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Tom Cullerton: Rauner has no intention to fix Quincy veterans home

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VILLA PARK – State Senator Tom Cullerton (D-Villa Park) is frustrated with Gov. Bruce Rauner’s insincere efforts to rid the Illinois Veterans Home at Quincy of Legionella bacteria.

The governor’s administration flip-flopped on its original proposal this week after spending three years examining pipe cost estimates to refit the building. In a change, the governor now wants to build entirely new buildings – an idea which first surfaced in a January veterans affairs committee hearing.

“We are going on three years of inaction and lack of leadership from Gov. Rauner’s administration. It is clear he has no intention to rid the Quincy veterans home of Legionnaires’ disease,” Cullerton said. “At this point, his photo ops and press conferences provide nothing but lip service to our nation’s heroes while we wait on a real plan to guarantee our veterans receive the care and service they deserve.”

The governor’s administration has created two task forces to examine the issue, but they only meet for one hour each month.

“Three years later, all the governor has to show for his efforts to combat an outbreak that caused 13  deaths are two engineering reports, two monthly task force meetings, dramatically misquoted figures and no real solution,” Cullerton said. “That is a long laundry list of nothing.”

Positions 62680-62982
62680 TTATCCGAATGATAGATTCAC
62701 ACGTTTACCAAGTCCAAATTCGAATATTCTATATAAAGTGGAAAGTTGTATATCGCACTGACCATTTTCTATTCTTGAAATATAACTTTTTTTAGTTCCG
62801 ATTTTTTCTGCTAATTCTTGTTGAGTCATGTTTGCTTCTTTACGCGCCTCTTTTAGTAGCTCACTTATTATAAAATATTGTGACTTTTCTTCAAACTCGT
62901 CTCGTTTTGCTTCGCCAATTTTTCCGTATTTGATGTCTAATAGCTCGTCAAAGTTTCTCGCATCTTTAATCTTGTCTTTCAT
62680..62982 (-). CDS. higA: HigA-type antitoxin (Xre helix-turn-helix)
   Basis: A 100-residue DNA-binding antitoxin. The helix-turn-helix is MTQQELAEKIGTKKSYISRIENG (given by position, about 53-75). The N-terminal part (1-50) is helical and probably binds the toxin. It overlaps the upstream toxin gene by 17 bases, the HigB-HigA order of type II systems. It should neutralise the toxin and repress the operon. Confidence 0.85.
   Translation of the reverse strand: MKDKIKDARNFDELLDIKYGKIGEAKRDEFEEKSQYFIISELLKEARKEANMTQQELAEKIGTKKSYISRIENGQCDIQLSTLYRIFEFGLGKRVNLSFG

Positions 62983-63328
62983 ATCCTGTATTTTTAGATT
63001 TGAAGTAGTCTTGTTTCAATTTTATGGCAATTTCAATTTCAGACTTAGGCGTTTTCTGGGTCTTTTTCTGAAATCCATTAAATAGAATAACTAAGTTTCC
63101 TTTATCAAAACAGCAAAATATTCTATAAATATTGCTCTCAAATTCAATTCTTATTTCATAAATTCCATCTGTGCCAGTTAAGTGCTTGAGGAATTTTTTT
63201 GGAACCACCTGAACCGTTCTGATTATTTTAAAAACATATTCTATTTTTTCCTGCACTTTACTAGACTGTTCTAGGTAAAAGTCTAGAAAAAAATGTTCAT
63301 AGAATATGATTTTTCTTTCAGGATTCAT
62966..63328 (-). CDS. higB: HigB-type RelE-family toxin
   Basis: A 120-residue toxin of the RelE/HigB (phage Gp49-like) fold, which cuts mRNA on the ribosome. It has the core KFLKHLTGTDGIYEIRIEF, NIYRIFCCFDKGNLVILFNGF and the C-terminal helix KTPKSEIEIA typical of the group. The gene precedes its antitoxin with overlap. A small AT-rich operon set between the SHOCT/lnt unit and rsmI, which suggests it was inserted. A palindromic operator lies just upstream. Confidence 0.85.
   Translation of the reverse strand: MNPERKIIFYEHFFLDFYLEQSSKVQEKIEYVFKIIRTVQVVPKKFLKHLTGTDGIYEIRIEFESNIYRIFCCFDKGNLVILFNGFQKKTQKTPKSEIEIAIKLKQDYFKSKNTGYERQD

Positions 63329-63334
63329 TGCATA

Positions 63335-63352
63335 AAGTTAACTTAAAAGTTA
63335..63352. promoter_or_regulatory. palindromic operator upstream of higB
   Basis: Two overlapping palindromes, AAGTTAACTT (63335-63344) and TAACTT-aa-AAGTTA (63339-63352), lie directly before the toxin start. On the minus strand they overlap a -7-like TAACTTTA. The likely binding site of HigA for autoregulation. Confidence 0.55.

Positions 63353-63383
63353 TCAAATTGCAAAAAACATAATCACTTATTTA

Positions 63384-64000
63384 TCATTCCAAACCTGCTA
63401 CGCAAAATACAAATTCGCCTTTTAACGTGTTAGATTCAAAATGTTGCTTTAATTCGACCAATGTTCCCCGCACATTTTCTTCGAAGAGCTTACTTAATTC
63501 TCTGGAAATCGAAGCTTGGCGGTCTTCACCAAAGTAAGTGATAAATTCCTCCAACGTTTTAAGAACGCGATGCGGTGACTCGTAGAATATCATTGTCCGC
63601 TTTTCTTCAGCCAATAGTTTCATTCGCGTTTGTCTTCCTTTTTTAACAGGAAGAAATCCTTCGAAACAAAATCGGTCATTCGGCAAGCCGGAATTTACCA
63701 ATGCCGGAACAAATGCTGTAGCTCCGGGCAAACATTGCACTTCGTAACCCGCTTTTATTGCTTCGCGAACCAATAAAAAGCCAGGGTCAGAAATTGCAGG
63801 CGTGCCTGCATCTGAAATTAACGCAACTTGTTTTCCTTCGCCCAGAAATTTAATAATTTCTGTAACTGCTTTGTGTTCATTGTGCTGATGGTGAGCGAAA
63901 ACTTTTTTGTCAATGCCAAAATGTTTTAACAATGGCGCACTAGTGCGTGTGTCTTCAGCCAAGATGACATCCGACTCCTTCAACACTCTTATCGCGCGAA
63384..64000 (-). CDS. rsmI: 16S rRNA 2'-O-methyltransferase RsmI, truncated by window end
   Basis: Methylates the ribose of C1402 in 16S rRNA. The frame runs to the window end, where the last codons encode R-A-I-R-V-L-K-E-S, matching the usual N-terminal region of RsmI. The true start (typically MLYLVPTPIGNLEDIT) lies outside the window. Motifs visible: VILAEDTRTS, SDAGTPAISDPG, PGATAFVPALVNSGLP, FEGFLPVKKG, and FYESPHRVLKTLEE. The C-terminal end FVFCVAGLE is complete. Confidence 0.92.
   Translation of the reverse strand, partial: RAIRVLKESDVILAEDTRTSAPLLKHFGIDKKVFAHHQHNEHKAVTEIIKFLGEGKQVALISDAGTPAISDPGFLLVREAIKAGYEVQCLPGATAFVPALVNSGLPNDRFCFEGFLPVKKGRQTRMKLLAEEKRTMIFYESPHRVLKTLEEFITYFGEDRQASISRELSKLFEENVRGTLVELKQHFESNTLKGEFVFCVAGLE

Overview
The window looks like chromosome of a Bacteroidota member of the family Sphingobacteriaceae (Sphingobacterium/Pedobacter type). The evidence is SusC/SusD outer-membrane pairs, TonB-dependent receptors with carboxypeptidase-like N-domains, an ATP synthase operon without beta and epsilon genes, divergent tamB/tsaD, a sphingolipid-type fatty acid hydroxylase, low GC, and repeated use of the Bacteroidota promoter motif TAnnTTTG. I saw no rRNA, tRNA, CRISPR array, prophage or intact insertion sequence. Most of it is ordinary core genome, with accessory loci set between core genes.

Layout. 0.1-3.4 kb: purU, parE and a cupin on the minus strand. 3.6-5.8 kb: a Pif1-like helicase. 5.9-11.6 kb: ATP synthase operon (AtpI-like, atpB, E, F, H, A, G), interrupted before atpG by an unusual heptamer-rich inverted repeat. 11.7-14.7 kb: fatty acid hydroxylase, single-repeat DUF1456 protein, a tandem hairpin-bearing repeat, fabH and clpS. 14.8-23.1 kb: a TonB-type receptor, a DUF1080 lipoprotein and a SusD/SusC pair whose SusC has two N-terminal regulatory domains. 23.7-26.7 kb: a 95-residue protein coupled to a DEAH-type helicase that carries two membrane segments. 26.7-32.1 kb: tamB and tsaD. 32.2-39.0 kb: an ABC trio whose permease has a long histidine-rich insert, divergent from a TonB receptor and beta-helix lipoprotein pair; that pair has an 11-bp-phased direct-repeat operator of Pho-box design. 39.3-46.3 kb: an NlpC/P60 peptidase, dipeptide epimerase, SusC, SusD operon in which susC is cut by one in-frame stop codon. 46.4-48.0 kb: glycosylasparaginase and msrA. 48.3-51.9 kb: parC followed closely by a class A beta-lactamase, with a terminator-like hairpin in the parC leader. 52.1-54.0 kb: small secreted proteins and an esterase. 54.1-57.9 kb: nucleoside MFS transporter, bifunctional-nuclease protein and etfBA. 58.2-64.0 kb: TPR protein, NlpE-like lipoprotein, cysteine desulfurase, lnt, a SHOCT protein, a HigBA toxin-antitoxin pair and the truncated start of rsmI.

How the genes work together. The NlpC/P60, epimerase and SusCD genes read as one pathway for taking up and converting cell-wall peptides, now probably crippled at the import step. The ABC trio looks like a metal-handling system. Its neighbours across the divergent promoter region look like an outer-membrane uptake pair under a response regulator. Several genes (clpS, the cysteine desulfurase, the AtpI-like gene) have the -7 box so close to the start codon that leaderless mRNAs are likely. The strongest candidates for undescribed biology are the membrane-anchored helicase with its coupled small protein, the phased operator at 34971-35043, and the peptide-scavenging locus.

Due to high temperatures expected during the upcoming summer months, the veterans will be at a greater risk than ever, and Cullerton said he is furious to see the inaction continue.

“How many more United States veterans need to die on the governor’s watch before he actually does something? I refuse to sit quietly as the governor makes a mockery of state government,” Cullerton said.

On Wednesday, U.S. Senators Dick Durbin (D-Ill) and Tammy Duckworth (D-Ill) once again urgently requested Gov. Rauner’s detailed plan of action for ensuring the safety of residents, family and staff at the home. They also pressed Rauner’s Administration to accept the U.S. Department of Veterans Affairs’ offer of technical assistance – which includes a site visit to the Quincy home – as well as ongoing VA financial support and expert assistance from the Centers for Disease Control and Prevention.

“If Gov. Rauner cannot lead us to a remedy, he should move out of the way and allow us to fix this problem,” Cullerton said. “Our nation’s heroes cannot afford to wait one more day.”

On Monday, Cullerton, who serves as the Chairman of the Senate’s Veterans Affairs committee, called a bipartisan hearing to further investigate and push the governor’s administration toward a solution. But committee members once again left with unanswered questions and further confusion as to why the governor’s administration refuses to act.

The administration claims that they will have a preliminary report by March 31.